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I have base class "Actor" and derived class "Outlaw"

"Outlaw" used to be its own base class and I could easily create a pointer using code:

Outlaw * outlaw = new Outlaw();

Now "Outlaw" inherits base type "Actor"

How would I write the new code to make a pointer to Outlaw class? I'm pretty new to C++ but have a good amount of C experience.

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The outlaw in Outlaw * outlaw is a pointer to Outlaw already. What are you trying to achieve? –  dasblinkenlight Aug 19 '12 at 2:30
Best to immediately forget your C experience and learn C++ from scratch. They're really, really not that similar. –  Puppy Aug 19 '12 at 2:31

1 Answer 1

It's exactly the same.

But first of all, maybe you don't need a dynamically allocated instance, maybe you just need a variable. In that case just a declare a variable, because due to speed of everything else in C++, dynamic allocation is costly (everything is relative, dynamic allocation is costly relative to an ordinary variable declaration). E.g.,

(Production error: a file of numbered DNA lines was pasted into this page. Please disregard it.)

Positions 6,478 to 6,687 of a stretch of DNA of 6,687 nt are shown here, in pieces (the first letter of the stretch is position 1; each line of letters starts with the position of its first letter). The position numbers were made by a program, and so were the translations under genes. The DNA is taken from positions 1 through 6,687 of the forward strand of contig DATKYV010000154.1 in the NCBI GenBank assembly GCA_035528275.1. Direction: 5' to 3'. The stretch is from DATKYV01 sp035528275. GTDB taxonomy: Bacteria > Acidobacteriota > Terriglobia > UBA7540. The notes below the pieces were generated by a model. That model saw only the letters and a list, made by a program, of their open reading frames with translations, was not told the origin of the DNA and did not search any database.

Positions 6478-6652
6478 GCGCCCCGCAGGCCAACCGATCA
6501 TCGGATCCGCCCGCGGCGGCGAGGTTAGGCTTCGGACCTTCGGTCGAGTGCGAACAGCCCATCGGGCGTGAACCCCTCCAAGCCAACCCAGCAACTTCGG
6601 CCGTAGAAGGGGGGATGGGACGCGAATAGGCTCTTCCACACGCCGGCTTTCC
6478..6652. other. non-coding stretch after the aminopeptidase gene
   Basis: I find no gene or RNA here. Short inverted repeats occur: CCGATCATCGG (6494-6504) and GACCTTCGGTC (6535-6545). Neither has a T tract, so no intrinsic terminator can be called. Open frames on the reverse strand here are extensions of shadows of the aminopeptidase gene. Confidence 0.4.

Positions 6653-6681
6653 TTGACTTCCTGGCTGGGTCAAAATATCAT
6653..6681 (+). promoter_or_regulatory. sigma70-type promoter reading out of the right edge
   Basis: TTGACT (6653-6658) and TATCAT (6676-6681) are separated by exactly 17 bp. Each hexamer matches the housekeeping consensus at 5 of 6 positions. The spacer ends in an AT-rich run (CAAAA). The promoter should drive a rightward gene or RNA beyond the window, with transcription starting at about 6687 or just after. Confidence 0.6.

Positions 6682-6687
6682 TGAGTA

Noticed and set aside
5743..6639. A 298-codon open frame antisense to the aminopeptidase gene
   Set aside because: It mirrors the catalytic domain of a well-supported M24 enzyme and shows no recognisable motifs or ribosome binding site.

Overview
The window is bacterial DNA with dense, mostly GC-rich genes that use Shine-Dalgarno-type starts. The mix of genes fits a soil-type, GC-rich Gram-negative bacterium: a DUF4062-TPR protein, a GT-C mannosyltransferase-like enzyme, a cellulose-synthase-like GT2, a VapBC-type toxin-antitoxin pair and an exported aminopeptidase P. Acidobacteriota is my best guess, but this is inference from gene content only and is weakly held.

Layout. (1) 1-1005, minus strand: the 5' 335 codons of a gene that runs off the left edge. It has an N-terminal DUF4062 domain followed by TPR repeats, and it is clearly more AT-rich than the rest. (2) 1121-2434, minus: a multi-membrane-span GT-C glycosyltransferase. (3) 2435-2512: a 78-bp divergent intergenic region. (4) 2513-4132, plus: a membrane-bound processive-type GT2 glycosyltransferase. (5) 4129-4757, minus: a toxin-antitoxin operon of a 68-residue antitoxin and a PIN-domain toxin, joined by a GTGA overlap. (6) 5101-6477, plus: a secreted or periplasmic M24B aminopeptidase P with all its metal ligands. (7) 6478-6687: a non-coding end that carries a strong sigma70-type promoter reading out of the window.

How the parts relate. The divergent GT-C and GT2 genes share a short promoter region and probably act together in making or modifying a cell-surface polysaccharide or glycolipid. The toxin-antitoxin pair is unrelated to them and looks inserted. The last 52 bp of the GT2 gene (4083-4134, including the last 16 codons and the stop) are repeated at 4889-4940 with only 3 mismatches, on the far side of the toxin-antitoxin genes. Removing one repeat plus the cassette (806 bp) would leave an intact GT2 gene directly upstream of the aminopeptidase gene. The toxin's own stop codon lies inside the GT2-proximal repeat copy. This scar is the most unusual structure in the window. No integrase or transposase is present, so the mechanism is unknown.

Outlaw outlaw;  // That's it!

If you do need dynamic allocation, best don't store the pointer raw.

Put it in a smart pointer immediately, e.g. a std::shared_ptr or a std::unique_ptr:

std::unique_ptr<Outlaw> outlaw( new Outlaw() );

To use the mentioned smart pointer classes, simply include <memory>.

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